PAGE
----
A hall at Fort St Angelo that serves as a venue for conferences and receptions, was damaged during the weekend's storm, Heritage Malta said on Monday.
The Egmont Hall in Fort St Angelo suffered considerable damage, particularly to its roof. External information panels were also affected, the agency said.
The Egmont Hall served as a cinema and theatre for British troops when the fort was held by the British forces. It is now also promoted as a venue for wedding receptions, theatre productions and corporate events.
Heritage Malta said Fort St Elmo, which bore the brunt of the storm, escaped without damage. The prehistoric temples of Ħaġar Qim and Mnajdra, including the protective shelters, were also unharmed, but the Visitors' Centre suffered some external damage.
Part of the boundary wall of the prehistoric site of Tas-Silġ in Marsaxlokk collapsed on Sunday while some damage was caused to one of the pavilions at St Paul’s Catacombs.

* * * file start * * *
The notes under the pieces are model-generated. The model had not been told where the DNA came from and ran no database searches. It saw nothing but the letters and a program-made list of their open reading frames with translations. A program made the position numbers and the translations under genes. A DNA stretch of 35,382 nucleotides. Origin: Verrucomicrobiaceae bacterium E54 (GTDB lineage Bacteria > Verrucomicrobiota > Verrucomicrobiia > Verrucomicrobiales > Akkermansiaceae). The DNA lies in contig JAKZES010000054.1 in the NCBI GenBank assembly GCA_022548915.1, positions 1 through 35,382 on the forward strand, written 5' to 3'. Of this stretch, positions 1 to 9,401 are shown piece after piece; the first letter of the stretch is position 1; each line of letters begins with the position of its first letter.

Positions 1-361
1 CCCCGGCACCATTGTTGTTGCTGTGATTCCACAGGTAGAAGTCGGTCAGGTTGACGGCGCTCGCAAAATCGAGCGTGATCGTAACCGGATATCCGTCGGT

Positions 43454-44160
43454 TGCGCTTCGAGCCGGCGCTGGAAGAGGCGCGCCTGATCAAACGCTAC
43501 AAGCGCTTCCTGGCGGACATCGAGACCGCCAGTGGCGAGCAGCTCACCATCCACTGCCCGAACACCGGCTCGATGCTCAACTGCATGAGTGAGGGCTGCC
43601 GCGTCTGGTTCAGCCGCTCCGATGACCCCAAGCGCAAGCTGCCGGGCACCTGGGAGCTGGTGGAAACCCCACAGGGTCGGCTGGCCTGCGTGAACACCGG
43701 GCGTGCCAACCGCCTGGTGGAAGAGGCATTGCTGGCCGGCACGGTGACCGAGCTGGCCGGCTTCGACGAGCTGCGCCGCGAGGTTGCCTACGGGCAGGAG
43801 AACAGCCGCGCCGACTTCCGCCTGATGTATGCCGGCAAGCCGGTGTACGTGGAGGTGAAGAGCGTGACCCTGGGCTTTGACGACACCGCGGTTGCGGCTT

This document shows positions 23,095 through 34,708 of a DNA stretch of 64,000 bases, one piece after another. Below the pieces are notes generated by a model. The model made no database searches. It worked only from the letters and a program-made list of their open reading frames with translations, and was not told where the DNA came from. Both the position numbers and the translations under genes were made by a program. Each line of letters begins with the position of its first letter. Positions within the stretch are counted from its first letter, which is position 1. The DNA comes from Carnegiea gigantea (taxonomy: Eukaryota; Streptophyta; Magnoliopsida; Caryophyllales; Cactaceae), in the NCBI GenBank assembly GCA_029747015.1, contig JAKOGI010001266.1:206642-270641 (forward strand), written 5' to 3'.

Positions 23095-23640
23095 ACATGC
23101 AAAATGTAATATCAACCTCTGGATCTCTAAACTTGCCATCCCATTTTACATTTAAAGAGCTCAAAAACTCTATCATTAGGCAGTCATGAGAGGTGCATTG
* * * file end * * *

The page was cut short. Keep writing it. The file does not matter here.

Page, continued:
All Heritage Malta sites and museums are open to the public, some of them having been closed as a precaution on Sunday.
Undersea water main damaged, supply unaffected
Meanwhile, the Water Services Corporation said the storm had also damaged the undersea water main between Gozo and Malta.
The water supply to Gozo will not be interrupted, but the incident reinforced the need for Gozo to have an autonomous water supply, the corporation said.
Work on the building of a reverse osmosis plant at Ħondoq is well under way.
The damage to the main will be evaluated once the sea is calm.
Attempts to tap European Solidarity Fund
Meanwhile, the government said it had been in touch with the European Commission to begin the process of tapping into the European Solidarity Fund.
All government departments have officially started with studies to evaluate the extent of all damages.
Contact was made with European Commissioners Corina Cretu and Christos Stylianides by the Parliamentary Secretary for European Funds Aaron Farrugia to inform them that such studies have started, and that Malta will be formally triggering the process of tapping into the fund.
Nationalist MEP Roberta Metsola said the Maltese people were looking for tangible European solidarity after the worst storm in a generation devastated crops, destroyed businesses and damaged critical infrastructure.
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